What is social mindfulness; is it good or bad for your mental health?
Social mindfulness refers to having an enhanced awareness of yourself and others. It means being present, attentive, and respectful when engaging with people.
Mindfulness as a concept is fast catching up popularity. Being in the present moment and making the most of it is being mindful whether it's eating, working or interacting. Social mindfulness is balancing your own needs along with others in a social situation so as to act more sensitively or respectfully towards them. Not regarding other people's needs can come across as being socially unmindful and can affect relationships. Socially mindful people often take a pause before replying to consider if their words are sensitive enough. They also understand that other people can make a mistake at times and it's not okay to lash out at them or reprimand them for it. When you are socially unmindful or inconsiderate, you give importance to your emotions, needs and reactions at the cost of others' discomfort. (Also read: 6 telltale signs that your friend doesn't respect you)
"Social mindfulness refers to having an enhanced awareness of yourself and others in social situations. It means being present, attentive, and respectful when engaging with people. It requires a 'social mind' that is aware of the needs and desires that other people could have at the time," says Dr Chandni Tugnait is M.D. (Alternative Medicines), Psychotherapist, Life Coach, Business Coach, NLP Expert, Healer, Founder & Director - Gateway of Healing.
The two steps to social mindfulness
"It takes two steps for someone to engage in the prosocial behaviour that we connect with social mindfulness: first, they must recognize what others might want, and then they must take appropriate action. People are likely to act socially mindfully if they are aware of the opportunity to do so. However, if they continuously display a lack of social consciousness, they may very well be socially unfriendly, which is the opposite of social mindfulness. All in all, social awareness or social antagonism is determined by the numerous tiny choices we make in life," adds Dr Tugnait.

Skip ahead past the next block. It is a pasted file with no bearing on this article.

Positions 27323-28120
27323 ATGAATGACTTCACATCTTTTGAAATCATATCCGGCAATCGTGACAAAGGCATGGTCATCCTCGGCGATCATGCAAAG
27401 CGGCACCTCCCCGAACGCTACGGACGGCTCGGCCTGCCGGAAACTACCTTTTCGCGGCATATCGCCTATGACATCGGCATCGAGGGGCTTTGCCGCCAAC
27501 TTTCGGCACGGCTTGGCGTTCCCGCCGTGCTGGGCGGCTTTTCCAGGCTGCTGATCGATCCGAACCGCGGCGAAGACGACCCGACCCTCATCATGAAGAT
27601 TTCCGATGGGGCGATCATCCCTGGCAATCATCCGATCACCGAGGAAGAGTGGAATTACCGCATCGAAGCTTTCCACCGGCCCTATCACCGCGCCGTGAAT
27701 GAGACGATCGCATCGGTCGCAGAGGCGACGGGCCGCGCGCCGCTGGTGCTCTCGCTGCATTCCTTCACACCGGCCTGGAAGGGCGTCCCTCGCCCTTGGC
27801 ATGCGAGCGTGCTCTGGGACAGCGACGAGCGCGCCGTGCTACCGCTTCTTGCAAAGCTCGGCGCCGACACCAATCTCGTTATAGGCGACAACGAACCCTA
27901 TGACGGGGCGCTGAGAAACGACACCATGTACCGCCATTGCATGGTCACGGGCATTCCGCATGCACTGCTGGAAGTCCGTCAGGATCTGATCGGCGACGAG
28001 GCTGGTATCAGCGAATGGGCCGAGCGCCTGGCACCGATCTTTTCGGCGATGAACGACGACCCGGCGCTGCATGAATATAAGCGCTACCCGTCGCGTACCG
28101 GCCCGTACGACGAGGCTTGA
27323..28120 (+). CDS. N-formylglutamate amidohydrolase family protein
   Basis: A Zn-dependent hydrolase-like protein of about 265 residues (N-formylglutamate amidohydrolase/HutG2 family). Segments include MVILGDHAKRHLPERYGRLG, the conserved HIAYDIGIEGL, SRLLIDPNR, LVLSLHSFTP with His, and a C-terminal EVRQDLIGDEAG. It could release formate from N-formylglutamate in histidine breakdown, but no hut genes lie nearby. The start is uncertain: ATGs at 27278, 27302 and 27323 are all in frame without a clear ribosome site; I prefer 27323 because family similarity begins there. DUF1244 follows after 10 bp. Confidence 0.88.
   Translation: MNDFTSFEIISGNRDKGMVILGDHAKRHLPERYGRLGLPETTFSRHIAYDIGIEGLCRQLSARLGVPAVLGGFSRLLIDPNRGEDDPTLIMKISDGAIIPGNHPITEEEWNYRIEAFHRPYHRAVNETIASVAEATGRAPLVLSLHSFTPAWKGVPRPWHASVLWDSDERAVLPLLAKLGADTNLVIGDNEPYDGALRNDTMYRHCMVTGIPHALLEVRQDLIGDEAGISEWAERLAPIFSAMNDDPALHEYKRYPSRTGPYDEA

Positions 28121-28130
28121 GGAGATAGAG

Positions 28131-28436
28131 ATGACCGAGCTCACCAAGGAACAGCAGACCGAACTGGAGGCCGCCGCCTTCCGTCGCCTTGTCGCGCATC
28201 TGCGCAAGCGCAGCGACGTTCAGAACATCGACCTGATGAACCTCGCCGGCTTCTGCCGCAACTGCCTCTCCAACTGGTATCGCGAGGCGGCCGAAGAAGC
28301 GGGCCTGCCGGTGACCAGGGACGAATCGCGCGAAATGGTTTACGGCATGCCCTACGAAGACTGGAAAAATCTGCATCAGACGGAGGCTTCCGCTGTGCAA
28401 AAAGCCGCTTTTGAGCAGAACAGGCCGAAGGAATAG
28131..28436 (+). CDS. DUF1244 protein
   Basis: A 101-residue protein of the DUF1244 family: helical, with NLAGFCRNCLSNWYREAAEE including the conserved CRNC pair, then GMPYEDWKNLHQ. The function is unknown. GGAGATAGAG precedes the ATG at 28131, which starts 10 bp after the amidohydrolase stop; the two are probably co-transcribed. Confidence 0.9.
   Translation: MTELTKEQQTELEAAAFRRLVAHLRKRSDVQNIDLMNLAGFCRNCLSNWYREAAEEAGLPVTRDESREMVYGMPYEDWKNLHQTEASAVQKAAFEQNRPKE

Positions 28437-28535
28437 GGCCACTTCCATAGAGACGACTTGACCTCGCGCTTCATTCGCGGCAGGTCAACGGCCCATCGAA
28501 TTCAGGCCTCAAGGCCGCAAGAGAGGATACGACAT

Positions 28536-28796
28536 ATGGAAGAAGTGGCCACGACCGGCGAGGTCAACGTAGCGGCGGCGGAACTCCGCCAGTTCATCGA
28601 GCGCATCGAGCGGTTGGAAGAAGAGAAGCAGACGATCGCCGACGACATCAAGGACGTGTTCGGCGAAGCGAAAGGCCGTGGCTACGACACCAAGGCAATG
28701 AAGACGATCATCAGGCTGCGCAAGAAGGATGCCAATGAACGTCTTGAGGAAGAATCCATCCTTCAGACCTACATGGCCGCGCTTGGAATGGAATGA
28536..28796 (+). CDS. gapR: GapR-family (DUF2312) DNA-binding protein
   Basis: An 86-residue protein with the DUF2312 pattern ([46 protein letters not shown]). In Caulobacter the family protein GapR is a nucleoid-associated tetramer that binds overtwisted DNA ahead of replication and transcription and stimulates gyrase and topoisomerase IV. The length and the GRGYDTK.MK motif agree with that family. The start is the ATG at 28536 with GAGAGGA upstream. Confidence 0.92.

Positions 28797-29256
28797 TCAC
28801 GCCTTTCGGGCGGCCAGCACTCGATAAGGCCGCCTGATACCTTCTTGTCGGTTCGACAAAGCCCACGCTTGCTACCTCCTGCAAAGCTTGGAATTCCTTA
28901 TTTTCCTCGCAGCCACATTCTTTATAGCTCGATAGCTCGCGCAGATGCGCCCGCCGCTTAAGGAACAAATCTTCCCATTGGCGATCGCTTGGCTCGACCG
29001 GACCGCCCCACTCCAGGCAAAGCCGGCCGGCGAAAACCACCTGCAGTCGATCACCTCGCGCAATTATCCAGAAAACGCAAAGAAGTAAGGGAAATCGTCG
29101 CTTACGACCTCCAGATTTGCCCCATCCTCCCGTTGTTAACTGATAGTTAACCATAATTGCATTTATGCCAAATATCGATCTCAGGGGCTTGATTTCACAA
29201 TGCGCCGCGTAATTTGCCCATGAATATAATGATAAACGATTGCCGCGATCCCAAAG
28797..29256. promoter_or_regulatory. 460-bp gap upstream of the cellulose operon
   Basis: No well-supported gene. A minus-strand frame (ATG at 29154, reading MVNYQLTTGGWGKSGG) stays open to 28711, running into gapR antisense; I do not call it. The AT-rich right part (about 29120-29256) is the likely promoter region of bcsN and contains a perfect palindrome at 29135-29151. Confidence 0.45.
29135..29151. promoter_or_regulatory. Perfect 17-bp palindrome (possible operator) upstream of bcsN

Critical aspects of social mindfulness
Dr Tugnait explains few important aspects of social mindfulness:
- Being aware of your thoughts, feelings and biases when interacting with others. Noticing judgments as they arise.
- Listening attentively with empathy and making an effort to understand others' perspectives truly.
- Being aware of nonverbal cues - both your own and others. Noticing body language and facial expressions.
- Focusing on the interaction and not being distracted when conversing.
- Being aware of the dynamics and moods of groups. Reading social situations thoughtfully.
- Pausing before reacting; allowing yourself time to consider the most thoughtful response.
- Respecting differences and being considerate of others. Not imposing your views.
Benefits of social mindfulness
Social interactions are essential to our personal and professional life in today's fast-paced, globally connected world. Being socially mindful entails cultivating good relationships, practicing empathy, and being conscious of how our words and deeds affect other people.
Here are several advantages of practicing social awareness explained by Dr Tugnait and how it can result in a more contented and peaceful life that promotes mental health:
- It strengthens relationships through deeper connections.
- It reduces social anxiety and self-consciousness.
- It increases self-awareness and emotional intelligence.
- It helps manage conflicts and disagreements through awareness.
- It promotes perspective-taking, empathy, and compassion for others.
Can social mindfulness be harmful in some cases?
"Taken to an extreme, over-analysis during social interactions could backfire and cause overthinking. The aim is mindful presence, not hypervigilance. Used judiciously, social mindfulness is very positive for mental health - helping manage anxiety, improving relationships, and enhancing overall well-being. It enables more authentic and fulfilling social interactions," concludes Dr Tugnait.